Nipmuc Indians from all bands in Massachusetts numbered more than 15,000 at the time Europeans came to this area in 1620. Archeological records prove their presence dating back some 15,000-20,000 years ago.
Nipmucs are the original people of Worcester County, much of Central New England, and beyond -- stretching from southern New Hampshire to Springfield and down into northern CT and RI.
The people lived in scattered villages throughout the area including Wabaquasset, Quinnebaug, Quaboag, Pocumtac, Agawam, Squakkeag, and Wachusett. Their economic and subsistence cycles consisted of hunting, gathering, planting, and harvesting in their seasons. These villages were linked together by kinship ties. trade alliances, and common enemies. They lived in wetus, which could be moved to other encampments. Often thought of as wanderers, they were instead careful planners and good stewards of the land upon which they lived.
There are scattered references throughout history to Europeans landing on the coast of Canada, Maine and the islands nearby. In 1497, John Cabot landed on New Foundland establishing new fishing ground for Northern Europeans. The French attempted several times to colonize the Canadian and Maine coastlines in order to capitalize on the fur trade. Deadly epidemics resulting from these encounters ravaged the Native population. Current scholars estimated a passable 80% mortality rate. Later, when the English began to settle the area, they took the vacant villages and abandoned cornfields as a sign from God that they were meant to supplant the Indians as the right inhabitants of the land.
The tragic history of the Nipmucs also includes the period during King Philip's War in 1675-1676 in which English colonists forced-march some 500-1000 Nipmucs to Deer Island in Boston Harbor without adequate food, clothing or shelter during a bitter winter. Hundreds died and few ever returned to their native lands. The Nipmuc Nation and other tribes who were imprisoned return annually to Deer Island to mourn their ancestors. A memorial on Deer Island commemorating this historical episode awaits final funding. (Ojibway oral history tells that a sign was given and the people knew that a terrible thing was on its way to destroy the people. Therefore, they left and traveled west to new lands taking the sacred fires with them until it was safe to return to the homelands. They refer to the Indians in New England as the ones that stayed behind.)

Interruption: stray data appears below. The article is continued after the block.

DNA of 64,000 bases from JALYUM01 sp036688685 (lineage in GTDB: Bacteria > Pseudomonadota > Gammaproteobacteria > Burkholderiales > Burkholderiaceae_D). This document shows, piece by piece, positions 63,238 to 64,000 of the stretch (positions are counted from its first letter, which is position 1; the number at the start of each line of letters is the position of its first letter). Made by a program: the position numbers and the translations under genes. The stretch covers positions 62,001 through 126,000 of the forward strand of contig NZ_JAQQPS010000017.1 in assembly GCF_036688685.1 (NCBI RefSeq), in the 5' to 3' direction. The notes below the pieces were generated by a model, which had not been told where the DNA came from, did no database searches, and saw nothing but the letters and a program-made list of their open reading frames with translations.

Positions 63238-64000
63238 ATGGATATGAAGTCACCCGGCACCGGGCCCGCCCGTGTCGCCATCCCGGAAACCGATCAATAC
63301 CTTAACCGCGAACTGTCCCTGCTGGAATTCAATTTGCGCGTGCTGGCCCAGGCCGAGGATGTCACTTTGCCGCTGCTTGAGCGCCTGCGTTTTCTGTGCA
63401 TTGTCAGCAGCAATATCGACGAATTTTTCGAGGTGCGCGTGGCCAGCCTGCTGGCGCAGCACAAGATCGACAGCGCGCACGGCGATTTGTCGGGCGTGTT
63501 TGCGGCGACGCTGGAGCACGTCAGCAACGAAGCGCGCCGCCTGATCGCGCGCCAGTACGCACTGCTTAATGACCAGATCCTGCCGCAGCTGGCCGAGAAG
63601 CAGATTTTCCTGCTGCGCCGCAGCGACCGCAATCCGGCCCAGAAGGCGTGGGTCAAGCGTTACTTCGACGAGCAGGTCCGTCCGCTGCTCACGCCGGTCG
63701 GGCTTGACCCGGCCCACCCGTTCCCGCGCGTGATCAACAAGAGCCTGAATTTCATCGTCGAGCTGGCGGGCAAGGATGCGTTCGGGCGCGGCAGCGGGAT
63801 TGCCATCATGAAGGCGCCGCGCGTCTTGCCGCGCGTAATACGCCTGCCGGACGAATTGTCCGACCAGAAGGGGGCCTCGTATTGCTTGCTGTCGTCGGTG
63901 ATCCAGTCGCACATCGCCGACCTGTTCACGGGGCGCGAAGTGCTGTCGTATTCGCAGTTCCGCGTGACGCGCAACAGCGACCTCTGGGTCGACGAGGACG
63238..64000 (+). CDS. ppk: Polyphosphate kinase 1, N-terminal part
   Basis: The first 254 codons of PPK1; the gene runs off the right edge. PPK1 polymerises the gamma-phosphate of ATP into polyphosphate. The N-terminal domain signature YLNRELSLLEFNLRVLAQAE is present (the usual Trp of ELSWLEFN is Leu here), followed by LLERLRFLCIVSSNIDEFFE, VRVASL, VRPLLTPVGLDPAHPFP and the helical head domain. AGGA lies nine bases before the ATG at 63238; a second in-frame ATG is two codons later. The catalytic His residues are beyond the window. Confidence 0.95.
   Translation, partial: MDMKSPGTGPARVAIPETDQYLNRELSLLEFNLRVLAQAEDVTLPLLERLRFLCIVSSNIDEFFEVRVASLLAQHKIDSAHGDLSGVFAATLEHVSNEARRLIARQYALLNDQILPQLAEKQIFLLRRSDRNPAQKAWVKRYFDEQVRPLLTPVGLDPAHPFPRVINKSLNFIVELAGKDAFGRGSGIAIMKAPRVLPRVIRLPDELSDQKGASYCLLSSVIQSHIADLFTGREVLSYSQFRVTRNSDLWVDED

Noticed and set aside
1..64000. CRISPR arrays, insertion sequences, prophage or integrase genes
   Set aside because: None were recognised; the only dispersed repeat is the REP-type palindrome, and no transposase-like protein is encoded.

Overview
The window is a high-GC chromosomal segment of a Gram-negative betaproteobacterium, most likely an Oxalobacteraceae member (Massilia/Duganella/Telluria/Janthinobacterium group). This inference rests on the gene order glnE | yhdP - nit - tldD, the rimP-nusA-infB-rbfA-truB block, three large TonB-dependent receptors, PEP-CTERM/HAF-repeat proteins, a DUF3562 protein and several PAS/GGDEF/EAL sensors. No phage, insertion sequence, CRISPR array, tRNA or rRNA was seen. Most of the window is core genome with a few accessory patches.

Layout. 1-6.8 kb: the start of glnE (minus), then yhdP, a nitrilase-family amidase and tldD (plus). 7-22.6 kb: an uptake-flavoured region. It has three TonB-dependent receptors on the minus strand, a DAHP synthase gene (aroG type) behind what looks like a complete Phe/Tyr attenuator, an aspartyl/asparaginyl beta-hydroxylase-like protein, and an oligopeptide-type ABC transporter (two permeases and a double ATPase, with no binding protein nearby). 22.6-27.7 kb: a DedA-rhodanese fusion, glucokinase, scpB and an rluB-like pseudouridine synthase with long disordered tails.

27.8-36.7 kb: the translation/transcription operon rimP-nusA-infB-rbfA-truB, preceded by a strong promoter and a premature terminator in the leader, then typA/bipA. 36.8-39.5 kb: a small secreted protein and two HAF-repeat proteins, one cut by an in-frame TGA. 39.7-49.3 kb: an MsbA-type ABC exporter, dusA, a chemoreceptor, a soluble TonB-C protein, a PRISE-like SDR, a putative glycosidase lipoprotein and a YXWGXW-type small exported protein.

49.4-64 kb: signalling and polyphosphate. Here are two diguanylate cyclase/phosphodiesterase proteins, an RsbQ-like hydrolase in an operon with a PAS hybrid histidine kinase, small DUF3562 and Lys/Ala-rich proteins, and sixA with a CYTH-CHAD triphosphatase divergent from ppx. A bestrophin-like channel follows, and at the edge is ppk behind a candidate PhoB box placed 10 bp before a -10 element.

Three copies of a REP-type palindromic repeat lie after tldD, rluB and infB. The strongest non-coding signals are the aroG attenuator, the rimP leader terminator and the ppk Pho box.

The Nipmuc Nation possesses a rich cultural history which is celebrated and memorialized through events, artifacts, tribal traditions at institutions including Sturbridge Village, the Worcester Historical Museum, the Fruitlands Museum in Harvard, MA, Harvard University in Cambridge and countless libraries, town halls and newspapers throughout the Commonwealth.